Locally, climate-related impacts of the NSL crackdown have also been felt. The Hong Kong administration’s preoccupation with imagined national security threats is blinding it to the real threats to China and its people posed by climate change. It is being distracted from taking action against the excessively high per capita levels of greenhouse gas pollution from Hong Kong, which is making these threats worse.
To be sure, for decades Hong Kong’s environmental policies have been piecemeal and out of touch with the scale of the threat from climate change, whether to Hong Kong, China or the wider world. This lacklustre approach is now being made worse by the political pressure on all government departments to orient their operations towards protecting “national security” and away from the Hong Kong people.
For example, instead of redeveloping the educational system so that students of all ages, from kindergarten to university, and in every type of class, learn about climate change — what it is, why it is so vitally important, how to live a good life without costing the Earth — the Education Bureau is pushing for pupils of all ages and in every type of class to become hypersensitive to “national security.”
The brainpower of all local officials is being diverted from the greatest long-term threat to China’s people by the administration. If a fraction of the administration’s efforts against imagined security threats were directed at climate change, Hong Kong could very quickly become an environmentally sustainable city that was part of the solution rather than part of the problem.
The administration should be asking itself simple questions: How many Chinese have been killed by any national security threat, no matter how wildly conceived and originating from Hong Kong? How many Chinese have died in recurring floods, storms, and other events that have been exacerbated by climate change to which Hong Kong has contributed disproportionately?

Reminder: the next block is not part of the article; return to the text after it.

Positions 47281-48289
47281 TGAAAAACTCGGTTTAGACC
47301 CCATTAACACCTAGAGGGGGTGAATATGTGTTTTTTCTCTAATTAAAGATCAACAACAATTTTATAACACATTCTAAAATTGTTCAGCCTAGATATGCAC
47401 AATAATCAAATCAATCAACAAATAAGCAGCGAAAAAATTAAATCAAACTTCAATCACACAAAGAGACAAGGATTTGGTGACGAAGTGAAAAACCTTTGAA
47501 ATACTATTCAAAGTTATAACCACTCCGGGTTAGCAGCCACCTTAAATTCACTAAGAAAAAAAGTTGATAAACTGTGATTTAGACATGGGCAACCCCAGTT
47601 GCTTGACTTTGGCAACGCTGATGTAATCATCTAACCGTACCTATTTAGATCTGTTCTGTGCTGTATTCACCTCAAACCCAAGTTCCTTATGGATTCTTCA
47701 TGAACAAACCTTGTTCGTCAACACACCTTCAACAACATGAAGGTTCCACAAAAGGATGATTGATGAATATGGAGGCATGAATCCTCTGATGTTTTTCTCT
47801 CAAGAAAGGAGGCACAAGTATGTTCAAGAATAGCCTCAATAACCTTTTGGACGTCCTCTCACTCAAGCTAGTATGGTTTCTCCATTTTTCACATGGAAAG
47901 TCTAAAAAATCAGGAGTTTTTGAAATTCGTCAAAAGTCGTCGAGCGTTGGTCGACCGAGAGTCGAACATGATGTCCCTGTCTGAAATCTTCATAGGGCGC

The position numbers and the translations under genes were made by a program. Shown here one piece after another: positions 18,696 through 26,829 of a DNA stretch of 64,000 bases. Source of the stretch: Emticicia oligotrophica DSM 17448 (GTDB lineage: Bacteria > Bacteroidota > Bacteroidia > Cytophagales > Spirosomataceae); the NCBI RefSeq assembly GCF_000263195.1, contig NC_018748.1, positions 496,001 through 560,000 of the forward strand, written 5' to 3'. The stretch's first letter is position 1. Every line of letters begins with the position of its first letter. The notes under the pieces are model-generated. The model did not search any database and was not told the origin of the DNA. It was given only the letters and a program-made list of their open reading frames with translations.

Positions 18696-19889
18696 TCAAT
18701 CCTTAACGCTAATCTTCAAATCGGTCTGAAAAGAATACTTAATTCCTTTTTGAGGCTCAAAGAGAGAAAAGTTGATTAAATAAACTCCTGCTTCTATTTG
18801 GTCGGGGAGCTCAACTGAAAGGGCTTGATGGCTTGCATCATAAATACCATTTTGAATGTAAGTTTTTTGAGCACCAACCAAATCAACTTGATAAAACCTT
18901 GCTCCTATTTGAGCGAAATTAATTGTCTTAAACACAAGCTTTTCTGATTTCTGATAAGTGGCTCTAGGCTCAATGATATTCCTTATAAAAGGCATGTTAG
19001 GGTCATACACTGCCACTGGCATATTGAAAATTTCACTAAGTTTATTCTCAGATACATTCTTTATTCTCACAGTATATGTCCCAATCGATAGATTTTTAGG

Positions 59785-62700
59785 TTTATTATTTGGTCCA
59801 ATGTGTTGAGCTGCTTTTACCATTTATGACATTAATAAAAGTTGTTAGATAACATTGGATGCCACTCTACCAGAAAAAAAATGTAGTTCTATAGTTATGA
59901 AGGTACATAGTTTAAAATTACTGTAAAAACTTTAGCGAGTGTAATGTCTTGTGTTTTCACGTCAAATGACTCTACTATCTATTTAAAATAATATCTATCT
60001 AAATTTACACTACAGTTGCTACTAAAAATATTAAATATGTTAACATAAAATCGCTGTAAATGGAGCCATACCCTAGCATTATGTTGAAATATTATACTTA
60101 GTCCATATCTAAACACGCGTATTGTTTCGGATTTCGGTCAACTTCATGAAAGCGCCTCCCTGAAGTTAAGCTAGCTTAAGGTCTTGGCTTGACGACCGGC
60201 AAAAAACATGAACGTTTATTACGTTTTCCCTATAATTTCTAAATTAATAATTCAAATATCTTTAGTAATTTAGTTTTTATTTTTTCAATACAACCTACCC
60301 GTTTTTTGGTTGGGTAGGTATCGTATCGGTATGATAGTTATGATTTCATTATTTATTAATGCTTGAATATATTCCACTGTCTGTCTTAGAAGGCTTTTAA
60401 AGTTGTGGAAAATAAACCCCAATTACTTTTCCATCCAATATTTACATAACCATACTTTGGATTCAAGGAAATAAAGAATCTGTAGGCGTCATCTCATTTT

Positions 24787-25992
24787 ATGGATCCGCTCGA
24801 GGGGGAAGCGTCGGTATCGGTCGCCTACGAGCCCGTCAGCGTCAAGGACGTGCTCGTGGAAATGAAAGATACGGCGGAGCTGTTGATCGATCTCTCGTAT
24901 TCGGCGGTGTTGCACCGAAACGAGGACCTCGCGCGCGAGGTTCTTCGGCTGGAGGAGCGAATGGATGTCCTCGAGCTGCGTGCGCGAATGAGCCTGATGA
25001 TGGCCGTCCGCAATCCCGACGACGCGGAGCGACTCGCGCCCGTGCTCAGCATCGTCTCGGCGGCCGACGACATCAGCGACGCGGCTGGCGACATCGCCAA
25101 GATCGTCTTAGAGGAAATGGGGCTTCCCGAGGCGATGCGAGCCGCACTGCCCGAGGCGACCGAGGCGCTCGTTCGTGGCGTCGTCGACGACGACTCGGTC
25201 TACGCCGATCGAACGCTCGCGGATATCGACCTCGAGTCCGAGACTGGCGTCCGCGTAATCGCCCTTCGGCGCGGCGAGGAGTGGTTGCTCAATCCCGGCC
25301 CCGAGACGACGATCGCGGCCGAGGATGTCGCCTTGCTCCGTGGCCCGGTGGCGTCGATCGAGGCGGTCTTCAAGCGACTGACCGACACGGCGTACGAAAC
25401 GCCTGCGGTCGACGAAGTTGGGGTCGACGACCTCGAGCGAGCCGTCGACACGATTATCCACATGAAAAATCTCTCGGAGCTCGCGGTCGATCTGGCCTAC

On a more positive note, the NSL might not have any negative implications for those concerned about climate changes. The government’s crackdown against former freedoms has reduced public support. The establishment knows this and is seeking ways to improve approval ratings. One of its methods has been to eliminate criticisms from the media.
The administration may also seek public support by implementing calls to it to address livelihood issues, including housing. If it listens to those calls, it might be inclined to improve living conditions for the most vulnerable Hong Kong residents to climate change. For example, it might provide new homes to residents of the subdivided flats and “cage homes” that are extremely vulnerable to the oppressive summer temperatures being made worse by global warming.
It could also increase financial aid to the poor to help them deal with rising food costs due to climate change, which will make agricultural disasters more frequent.
Looking ahead, if China’s commitment to address climate change is genuine, Hong Kong may eventually be asked to play its part in helping it meet President Xi Jinping’s pledge to become carbon-neutral by 2060. If so, the local administration’s eagerness to implement Beijing’s priorities might lead to action that reduces Hong Kong’s environmental footprint. Too bad Beijing hasn’t imposed a law requiring that already.